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Beta-catenin and WNT expression in hydra show features expected for the activator

By searching for molecules that are known to play a decisive role in organizer formation in higher organisms, homologues of the Hy-beta-catenin, wingless and Tcf (Hobmayer et al., 2000) [1] as well as Brachyury [2] have been found. All these genes are expressed in the head region, the expressions of Hy-beta-catenin and Hy-Wnt are shown in the figure below.
 
Upon regeneration these molecules behave as expected from our theory: the activity reappears in the region were the regenerating head is expected, a process that requires about 1-2 hours (inserts in the left figure above [1]). Moreover, ectopic expression of Hy-beta-catenin RNA in Xenopus can induce a secondary embryonic axis, indicating that the crucial pathways for organizer formation are well preserved in evolution.

Although all these genes are expressed in the head region, there are differences in the expression pattern: Hy-beta-catenin and Hy-Tcf (above left) have a somewhat wider distribution. During bud formation, these are distributed over the entire bud in a graded fashion. Later, the high levels become more restricted to the head region. In contrast, Hy-wnt is from the beginning more confined to the surrounding of the opening of the gastric column. Thus, both systems have different wavelength. These different expression patterns suggest that these molecules are not just part of a simple auto regulatory loop.

After dissociation into single cells and re-aggregation, Hydra cells can form complete animals [4].  During this process Hy-beta-cat/Tcf on the one hand and Hy-Wnt on the other behaves differently. Taking cells from the gastric column that don’t express these genes, Hy-beta-cat / Tcf become first active in a homogeneous way. Later, isolated local concentrations emerge that eventually give rise to head formation. In contrast, Hy-Wnt activity emerges directly in very sharp spots that form later the oral opening [1]:
 
Figures by courtesy of B. Hobmayer and colleagues (T. Holstein lab, Darmstadt; see Hobmayer et al.[1] )

This suggests that first relative smooth Hyß-cat/Tcf distributions are formed by a genuine patterning process (as expected from our general model). The highest levels of these peaks are used to trigger the Hy-Wnt activity. This behavior can be reproduced in simulations assuming that a relatively high beta-catenin concentration is the prerequisite to trigger the Wnt-activation.
 
Taking together, this suggests that at least three systems are involved in the formation of the head region: (i) the primary system in which Hy-beta-catenin and Hy-TCF signaling is involved. (ii) A second but closely linked system leads to a sharp signal Hy-Wnt at the oral opening. It is triggered by higher levels of ß-batenin. (iii) The third system is smoothly graded over the whole axis and has a long time constant. It provides the graded competence, necessary to maintain a single organizing region. Its molecular nature is unknown but it can be influenced by diacyl-glycerol (DAC).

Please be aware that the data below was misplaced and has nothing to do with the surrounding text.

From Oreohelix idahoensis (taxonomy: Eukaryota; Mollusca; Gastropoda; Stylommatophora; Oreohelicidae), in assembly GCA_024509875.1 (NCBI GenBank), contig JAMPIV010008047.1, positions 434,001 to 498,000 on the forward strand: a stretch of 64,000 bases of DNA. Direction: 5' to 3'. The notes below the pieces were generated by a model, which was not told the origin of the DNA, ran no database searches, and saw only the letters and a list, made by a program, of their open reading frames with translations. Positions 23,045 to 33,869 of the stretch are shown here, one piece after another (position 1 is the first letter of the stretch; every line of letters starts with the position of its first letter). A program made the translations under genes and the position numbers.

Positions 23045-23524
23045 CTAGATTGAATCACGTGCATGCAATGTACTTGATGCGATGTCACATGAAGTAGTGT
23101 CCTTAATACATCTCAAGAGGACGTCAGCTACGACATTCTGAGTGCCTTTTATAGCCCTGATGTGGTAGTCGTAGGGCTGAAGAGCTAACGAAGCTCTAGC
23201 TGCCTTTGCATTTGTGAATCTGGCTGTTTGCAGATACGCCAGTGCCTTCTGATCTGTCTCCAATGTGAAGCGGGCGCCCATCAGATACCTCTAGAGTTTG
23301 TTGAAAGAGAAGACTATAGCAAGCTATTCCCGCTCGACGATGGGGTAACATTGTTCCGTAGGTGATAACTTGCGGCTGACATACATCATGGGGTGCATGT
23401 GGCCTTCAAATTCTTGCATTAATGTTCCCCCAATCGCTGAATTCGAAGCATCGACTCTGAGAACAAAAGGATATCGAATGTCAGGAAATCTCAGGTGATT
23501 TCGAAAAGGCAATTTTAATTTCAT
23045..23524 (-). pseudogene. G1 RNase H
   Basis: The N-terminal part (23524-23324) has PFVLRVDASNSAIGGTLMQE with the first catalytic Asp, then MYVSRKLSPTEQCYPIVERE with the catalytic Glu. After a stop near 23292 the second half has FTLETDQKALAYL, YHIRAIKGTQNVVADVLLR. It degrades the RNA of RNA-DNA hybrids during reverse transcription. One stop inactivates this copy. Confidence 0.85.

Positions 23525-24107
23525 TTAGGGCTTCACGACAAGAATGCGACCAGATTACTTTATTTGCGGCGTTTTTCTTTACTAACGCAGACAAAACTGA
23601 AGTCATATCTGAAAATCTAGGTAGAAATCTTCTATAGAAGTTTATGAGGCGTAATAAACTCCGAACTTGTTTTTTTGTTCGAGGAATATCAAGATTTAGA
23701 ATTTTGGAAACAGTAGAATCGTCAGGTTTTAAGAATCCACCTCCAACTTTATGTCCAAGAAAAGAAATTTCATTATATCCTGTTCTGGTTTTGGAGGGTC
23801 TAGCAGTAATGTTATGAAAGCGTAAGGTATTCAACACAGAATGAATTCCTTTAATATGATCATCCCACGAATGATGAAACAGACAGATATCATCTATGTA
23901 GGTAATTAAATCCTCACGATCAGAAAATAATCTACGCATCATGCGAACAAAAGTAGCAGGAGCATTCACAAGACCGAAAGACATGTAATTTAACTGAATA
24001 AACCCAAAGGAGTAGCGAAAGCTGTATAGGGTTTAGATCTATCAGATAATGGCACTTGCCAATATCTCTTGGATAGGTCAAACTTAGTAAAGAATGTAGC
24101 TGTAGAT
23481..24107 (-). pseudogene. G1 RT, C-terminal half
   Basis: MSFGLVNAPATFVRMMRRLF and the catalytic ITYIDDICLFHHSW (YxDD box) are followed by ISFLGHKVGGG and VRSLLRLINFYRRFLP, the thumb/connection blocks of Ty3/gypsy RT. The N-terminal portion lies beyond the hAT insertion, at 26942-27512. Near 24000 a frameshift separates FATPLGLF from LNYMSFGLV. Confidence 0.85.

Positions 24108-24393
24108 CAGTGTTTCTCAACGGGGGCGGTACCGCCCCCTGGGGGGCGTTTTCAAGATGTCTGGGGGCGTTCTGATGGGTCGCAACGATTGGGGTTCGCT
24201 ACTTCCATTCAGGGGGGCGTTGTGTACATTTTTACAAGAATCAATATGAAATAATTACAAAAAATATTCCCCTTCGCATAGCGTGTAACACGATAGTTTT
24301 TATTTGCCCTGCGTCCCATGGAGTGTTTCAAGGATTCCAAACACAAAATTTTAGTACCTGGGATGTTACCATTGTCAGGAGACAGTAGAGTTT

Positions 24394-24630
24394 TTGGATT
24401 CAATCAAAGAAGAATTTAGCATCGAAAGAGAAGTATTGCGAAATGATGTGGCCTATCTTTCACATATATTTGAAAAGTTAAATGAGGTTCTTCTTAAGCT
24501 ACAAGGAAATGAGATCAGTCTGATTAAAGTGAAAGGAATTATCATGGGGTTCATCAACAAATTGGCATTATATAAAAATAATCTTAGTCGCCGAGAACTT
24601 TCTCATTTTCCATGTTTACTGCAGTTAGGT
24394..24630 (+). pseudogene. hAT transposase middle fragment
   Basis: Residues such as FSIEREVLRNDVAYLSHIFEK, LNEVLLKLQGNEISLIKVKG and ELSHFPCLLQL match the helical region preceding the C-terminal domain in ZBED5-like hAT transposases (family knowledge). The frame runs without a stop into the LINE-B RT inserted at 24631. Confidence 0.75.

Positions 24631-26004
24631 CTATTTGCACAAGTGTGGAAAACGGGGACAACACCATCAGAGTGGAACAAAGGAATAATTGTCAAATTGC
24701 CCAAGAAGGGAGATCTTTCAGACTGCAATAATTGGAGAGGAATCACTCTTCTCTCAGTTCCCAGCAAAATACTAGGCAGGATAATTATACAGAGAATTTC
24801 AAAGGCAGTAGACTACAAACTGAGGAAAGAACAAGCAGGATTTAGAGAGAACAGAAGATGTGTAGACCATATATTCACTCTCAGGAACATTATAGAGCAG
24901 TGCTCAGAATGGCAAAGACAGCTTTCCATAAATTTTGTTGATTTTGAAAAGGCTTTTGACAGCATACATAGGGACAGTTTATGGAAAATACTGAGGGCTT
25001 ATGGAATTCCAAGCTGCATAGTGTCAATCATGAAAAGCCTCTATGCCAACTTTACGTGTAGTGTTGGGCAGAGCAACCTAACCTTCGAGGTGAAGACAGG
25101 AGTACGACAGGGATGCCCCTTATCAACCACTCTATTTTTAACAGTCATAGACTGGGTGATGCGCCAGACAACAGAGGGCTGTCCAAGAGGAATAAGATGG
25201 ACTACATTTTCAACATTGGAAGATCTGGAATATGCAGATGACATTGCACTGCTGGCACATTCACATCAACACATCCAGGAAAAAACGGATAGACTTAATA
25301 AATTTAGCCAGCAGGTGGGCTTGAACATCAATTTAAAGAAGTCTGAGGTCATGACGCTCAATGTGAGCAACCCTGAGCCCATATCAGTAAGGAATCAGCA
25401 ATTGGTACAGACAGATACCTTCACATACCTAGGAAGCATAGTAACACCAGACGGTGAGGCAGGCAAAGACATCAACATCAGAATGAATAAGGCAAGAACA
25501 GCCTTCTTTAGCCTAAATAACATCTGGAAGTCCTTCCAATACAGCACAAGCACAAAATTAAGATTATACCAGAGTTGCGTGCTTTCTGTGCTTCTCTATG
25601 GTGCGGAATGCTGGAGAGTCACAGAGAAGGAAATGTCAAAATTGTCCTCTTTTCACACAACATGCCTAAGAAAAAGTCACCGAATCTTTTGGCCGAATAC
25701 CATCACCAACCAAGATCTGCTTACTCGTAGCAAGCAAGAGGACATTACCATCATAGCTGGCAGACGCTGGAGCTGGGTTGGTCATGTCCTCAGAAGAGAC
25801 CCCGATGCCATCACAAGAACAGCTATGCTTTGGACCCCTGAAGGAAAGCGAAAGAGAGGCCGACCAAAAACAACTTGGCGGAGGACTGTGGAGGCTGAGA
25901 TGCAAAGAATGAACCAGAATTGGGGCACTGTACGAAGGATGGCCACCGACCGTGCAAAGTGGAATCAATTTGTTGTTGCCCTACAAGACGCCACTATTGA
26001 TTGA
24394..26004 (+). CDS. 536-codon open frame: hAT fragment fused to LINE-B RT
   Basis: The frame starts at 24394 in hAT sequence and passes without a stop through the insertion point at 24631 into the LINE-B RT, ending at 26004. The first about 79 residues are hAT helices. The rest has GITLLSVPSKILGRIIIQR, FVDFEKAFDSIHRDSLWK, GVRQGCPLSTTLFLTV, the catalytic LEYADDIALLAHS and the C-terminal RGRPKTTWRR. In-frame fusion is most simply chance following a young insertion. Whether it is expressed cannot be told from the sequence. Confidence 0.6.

While arguments can be given that Wnt has an auto regulatory element, no molecule has been found that has the characteristic properties of the inhibitor. Whether the inhibitory signal spreads by diffusion or other mechanisms is unknown. However, by a series of intriguing experiments based on the regeneration of hydras from composite cell aggregates [3], the ranges of activating an inhibitory effects have been determined. A ratio of both of about 20 has been found, a value almost identical we have used in our simulations.

References

  1. Hobmayer, B., Rentzsch, F., Kuhn, K., Happel, C.M., Cramer von Laue, C., Snyder, P., Rothbacher, U. and Holstein, T.W. (2000). Wnt signaling molecules act in axis formation in the diploblastic metazoan hydra. Nature 407, 186-189.
  2. Technau, U. and Bode, H.R. (1999). HyBra1, a Brachyury homologue, acts during head formation in Hydra. Development 126, 999-1010.
  3. Technau U., von L.C., Rentzsch F., Luft S., Hobmayer B., Bode H.R. and Holstein T.W. (2000). Parameters of self-organization in hydra aggregates. PNAS 97,12127-12131.
  4. Gierer, A., Berking, S., Bode, H., David, CN., Flick, K., Hansmann, G., Schaller, H. and Trenkner, E. (1972). Regeneration of hydra from reaggregated cells. Nature New Biology 239, 98-101. [PDF]
 

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